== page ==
Performing better in Football: Part 1

This week we take a look at how to perform better in football and what exercises to focus on when we talk about sports specific training.
12.02.2016

Football can be a tough sport to excel at but if you dedicate the time to training effectively for it you can be one of the fittest players on the pitch. We all know that footballers are some of the fittest people in the sports industry with the demands of an average player growing all the time. So where do you start when considering becoming better in your own performances?

Build your cardio base

Most footballers have an incredible cardiovascular base that has been trained on for many many years giving them an incredible engine alongside the ability to be quick and sharp on the pitch. Without these qualities it would be difficult to even be on the same pitch as other players. Having a solid cardio level is almost 75% of a footballer’s game and so it is important to try and at least have an engine to work with before you try and build other areas of your game.

Having a good and varied cardio regime in your weekly efforts is vital to your training. Aim for at least 4 days a week (pre season) and 3 days a week (during the season) of cardio training over at least 45-60mins in order to really build your stamina. There are many exercises you can perform when thinking of cardio football training and below is a small example of a typical days effort.

Day 1

5 mins full body stretching

5 mins shuttle runs

10 mins cone drills with ball

5 mins steady state cardio

10 mins sprint work

10 mins technique/ball work

15 mins game time

The above example should be a good starting base for anyone wanting to build a solid cardio base for football. The amount of varied exercises catered for football are extensive and you can mix each days training up to suit your needs and keep it interesting and challenging.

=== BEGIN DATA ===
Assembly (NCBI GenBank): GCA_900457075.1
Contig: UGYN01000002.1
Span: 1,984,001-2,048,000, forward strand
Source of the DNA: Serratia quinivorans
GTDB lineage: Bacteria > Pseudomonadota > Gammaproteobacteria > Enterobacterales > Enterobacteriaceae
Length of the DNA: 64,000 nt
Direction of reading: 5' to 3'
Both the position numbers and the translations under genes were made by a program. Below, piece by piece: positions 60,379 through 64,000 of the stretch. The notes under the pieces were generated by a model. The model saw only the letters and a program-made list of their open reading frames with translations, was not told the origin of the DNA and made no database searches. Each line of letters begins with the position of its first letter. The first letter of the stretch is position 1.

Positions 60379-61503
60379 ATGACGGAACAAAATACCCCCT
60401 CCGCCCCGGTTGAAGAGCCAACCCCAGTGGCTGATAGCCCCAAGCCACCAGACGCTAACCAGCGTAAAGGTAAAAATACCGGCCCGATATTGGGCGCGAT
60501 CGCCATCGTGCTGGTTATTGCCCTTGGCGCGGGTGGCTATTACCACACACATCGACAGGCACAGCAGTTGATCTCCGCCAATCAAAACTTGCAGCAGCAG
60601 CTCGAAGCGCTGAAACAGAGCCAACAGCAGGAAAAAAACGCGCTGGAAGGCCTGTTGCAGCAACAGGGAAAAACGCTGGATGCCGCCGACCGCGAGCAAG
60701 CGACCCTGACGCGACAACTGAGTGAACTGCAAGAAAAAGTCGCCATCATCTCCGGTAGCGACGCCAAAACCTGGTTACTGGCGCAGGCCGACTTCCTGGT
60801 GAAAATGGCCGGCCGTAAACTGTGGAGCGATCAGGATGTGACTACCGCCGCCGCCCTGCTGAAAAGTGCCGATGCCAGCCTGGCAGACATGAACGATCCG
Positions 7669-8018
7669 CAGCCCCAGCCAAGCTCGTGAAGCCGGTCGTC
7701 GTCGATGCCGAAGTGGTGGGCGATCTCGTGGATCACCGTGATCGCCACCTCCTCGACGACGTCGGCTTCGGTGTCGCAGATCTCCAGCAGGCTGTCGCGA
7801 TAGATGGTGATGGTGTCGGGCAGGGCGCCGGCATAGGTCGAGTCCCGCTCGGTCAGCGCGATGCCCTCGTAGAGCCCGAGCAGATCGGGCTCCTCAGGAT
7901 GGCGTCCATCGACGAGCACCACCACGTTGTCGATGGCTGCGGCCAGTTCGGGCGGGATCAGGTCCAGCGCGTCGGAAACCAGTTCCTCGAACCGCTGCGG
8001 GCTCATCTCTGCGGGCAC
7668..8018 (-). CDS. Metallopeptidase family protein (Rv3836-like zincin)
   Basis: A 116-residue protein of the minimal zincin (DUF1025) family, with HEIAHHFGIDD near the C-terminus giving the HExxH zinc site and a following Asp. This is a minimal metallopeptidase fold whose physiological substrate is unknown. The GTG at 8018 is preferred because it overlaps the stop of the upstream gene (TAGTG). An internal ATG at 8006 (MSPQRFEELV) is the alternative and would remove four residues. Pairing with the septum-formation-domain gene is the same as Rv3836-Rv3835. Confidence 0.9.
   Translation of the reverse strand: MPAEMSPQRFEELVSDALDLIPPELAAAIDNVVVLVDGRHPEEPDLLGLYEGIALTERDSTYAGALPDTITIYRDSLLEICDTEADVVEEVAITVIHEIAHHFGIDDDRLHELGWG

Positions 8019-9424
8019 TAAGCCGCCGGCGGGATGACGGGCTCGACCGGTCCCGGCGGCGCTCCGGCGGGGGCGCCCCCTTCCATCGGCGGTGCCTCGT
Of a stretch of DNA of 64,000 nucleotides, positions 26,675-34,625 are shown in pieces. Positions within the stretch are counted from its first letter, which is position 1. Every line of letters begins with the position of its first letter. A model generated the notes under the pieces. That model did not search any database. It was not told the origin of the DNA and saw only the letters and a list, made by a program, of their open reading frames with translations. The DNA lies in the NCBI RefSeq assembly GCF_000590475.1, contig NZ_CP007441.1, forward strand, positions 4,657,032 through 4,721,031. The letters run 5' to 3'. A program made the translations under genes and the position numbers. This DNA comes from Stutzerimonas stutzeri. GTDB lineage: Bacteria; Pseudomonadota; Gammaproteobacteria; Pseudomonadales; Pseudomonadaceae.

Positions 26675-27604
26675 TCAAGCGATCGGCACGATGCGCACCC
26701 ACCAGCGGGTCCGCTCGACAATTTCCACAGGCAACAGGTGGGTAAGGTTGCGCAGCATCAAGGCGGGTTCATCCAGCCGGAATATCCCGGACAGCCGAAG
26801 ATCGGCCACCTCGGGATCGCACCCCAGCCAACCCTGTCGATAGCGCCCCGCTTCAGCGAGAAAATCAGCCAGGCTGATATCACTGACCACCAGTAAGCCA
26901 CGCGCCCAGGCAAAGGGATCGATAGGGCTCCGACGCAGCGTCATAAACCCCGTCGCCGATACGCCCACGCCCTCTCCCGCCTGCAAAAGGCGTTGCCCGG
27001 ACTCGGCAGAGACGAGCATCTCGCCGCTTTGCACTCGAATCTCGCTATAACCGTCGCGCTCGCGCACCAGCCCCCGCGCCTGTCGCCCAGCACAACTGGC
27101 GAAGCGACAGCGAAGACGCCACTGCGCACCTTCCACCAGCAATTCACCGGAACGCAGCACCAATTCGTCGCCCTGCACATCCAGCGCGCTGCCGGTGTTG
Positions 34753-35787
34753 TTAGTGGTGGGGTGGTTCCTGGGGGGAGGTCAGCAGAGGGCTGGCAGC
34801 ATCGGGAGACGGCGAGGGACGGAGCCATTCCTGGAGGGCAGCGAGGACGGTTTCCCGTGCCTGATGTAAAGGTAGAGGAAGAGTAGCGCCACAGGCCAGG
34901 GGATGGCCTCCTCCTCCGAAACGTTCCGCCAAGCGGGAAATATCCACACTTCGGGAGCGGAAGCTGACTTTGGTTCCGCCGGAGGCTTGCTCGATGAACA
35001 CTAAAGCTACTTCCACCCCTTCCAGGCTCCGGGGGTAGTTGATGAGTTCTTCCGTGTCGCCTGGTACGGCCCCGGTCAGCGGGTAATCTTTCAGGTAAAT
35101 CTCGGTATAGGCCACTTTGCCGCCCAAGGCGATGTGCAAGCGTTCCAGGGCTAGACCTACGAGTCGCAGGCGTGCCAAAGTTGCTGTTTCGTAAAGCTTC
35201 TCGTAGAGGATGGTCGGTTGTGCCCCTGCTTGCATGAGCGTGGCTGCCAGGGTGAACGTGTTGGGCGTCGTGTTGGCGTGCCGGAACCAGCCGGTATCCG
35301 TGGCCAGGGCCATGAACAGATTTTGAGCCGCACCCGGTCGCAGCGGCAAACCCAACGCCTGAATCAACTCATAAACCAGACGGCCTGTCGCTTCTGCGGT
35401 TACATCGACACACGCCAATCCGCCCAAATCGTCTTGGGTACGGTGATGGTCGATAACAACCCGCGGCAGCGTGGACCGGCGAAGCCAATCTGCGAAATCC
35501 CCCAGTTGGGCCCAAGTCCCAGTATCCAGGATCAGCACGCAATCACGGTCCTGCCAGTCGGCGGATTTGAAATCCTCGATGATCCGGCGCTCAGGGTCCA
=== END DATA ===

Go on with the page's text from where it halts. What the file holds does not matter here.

Technique and ball work

The ability to be a fully fit footballer is a big part of playing but to be able to marry that fitness base with good ball work and technique is bringing your game to another level. You see many of the top players in big games looking tired and fatigued but still with the ability to pick out the key pass or make the correct tackle. Having that ability is what separates the top players from the rest. To be mentally sharp enough to produce the correct technique at the right time is a massive separating factor for footballers.

Working on your technique and your ball skills when slightly fatigued is a great way to keep your mind as focussed as possible and keep it as sharp as can be. So if we take the previous example of a training day and alter it we can focus on other aspects of your game.

Day 2

5 mins full body stretching

5 mins shuttle runs

15 mins game time

5 mins sprint work

10 mins technique/ball work

10 mins steady state cardio

10 mins game time

Using the altered day above you can see we are trying to fatigue the mind and the body before we use our technique and ball work drills. This should test your ability to perform when under stress which will improve your ability to do the same thing on the pitch.

Replicating game experiences is vital when training as nothing can really train you for the rigours and the feel of an actual game.

Using sprints and turning work will replicate the non stop movement you experience in a game. Having plenty of technique work will keep your mind sharp and working this alongside your fitness levels will keep you on top of your decision making when you know just how tired you are and what you are physically capable of doing at that moment in time.

Next week we will conclude our look at performing better in football and look into what kind of weight training is best for the sport. In the meantime why not go ahead and implement some changes into your training regime and get ahead in the race to be the fittest player you can possibly be.

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